Genomic evidence that sexual selection impedes adaptation to a novel environment

Chenoweth, Stephen F., Appleton, Nicholas C., Allen, Scott L. and Rundle, Howard D. (2015) Genomic evidence that sexual selection impedes adaptation to a novel environment. Current Biology, 25 14: 1860-1866. doi:10.1016/j.cub.2015.05.034

Author Chenoweth, Stephen F.
Appleton, Nicholas C.
Allen, Scott L.
Rundle, Howard D.
Title Genomic evidence that sexual selection impedes adaptation to a novel environment
Journal name Current Biology   Check publisher's open access policy
ISSN 0960-9822
Publication date 2015-07-20
Sub-type Article (original research)
DOI 10.1016/j.cub.2015.05.034
Volume 25
Issue 14
Start page 1860
End page 1866
Total pages 7
Place of publication Cambridge, MA United States
Publisher Cell Press
Collection year 2016
Language eng
Formatted abstract
Sexual selection is widely appreciated for generating remarkable phenotypic diversity [1 and 2], but its contribution to adaptation and the purging of deleterious mutations is unresolved [3]. To provide insight into the impact of sexual selection on naturally segregating polymorphisms across the genome, we previously evolved 12 populations of Drosophila serrata in a novel environment employing a factorial manipulation of the opportunities for natural and sexual selection [ 4]. Here, we genotype more than 1,400 SNPs in the evolved populations and reveal that sexual selection affected many of the same genomic regions as natural selection, aligning with it as often as opposing it. Intriguingly, more than half of the 80 SNPs showing treatment effects revealed an interaction between natural and sexual selection. For these SNPs, while sexual selection alone often caused a change in allele frequency in the same direction as natural selection alone, when natural and sexual selection occurred together, changes in allele frequency were greatly reduced or even reversed. This suggests an antagonism between natural and sexual selection arising from male-induced harm to females [ 5]. Behavioral experiments showed that males preferentially courted and mated with high-fitness females, and that the harm associated with this increased male attention eliminated the female fitness advantage. During our experiment, females carrying otherwise adaptive alleles may therefore have disproportionally suffered male-induced harm due to their increased sexual attractiveness. These results suggest that a class of otherwise adaptive mutations may not contribute to adaptation when mating systems involve sexual conflict and male mate preferences.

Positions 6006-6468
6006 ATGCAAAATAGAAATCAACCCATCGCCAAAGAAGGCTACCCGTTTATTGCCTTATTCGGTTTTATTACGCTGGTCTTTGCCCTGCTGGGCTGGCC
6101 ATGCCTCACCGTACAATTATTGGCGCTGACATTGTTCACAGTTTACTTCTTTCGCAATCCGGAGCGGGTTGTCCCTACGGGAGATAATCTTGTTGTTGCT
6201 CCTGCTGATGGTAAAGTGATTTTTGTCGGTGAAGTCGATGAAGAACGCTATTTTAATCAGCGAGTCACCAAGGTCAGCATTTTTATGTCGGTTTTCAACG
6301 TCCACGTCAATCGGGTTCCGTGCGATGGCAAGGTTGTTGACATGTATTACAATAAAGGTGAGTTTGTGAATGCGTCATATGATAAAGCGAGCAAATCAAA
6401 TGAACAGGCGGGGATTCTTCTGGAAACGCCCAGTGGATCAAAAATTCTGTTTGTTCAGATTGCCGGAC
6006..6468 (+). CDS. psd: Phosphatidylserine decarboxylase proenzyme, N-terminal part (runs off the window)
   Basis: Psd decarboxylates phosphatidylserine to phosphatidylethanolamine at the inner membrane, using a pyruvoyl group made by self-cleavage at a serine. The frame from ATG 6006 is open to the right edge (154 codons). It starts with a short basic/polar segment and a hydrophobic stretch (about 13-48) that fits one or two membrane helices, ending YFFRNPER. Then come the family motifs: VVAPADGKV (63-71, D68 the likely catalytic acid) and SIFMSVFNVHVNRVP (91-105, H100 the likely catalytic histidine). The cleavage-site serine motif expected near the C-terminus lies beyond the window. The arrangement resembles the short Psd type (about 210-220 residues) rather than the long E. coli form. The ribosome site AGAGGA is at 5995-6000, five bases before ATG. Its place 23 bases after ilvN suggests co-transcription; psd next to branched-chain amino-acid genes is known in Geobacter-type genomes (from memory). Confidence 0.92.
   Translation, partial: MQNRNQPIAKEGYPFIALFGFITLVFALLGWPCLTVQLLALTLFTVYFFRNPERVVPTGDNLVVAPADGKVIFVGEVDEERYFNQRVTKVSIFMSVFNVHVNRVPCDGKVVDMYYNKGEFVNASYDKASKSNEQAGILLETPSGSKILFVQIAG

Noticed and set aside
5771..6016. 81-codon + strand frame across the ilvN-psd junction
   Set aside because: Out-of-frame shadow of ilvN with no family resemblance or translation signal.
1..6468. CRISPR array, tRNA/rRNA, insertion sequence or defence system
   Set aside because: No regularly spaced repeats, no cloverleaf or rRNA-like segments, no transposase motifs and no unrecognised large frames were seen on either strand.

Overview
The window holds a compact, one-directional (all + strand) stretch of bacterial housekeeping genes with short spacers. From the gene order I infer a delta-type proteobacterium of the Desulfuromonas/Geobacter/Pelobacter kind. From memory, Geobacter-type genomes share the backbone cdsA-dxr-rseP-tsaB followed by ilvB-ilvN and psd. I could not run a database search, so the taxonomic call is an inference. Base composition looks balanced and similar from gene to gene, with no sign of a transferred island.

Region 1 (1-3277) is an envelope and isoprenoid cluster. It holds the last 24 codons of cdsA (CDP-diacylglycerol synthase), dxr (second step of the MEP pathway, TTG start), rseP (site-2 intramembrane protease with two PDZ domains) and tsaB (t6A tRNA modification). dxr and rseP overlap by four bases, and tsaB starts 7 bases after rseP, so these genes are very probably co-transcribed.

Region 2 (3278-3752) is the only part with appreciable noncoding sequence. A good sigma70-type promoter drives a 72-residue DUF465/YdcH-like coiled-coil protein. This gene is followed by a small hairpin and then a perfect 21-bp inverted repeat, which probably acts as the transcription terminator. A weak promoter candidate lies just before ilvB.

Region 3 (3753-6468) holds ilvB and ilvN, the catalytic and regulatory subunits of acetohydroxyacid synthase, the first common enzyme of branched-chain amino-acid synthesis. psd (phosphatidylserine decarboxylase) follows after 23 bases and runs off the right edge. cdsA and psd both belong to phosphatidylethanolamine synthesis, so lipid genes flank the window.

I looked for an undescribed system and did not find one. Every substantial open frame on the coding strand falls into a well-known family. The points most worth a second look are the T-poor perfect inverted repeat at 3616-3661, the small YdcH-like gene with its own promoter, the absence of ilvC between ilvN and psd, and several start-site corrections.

Q-Index Code C1
Q-Index Status Confirmed Code
Institutional Status UQ

Document type: Journal Article
Sub-type: Article (original research)
Collections: Official 2016 Collection
School of Biological Sciences Publications
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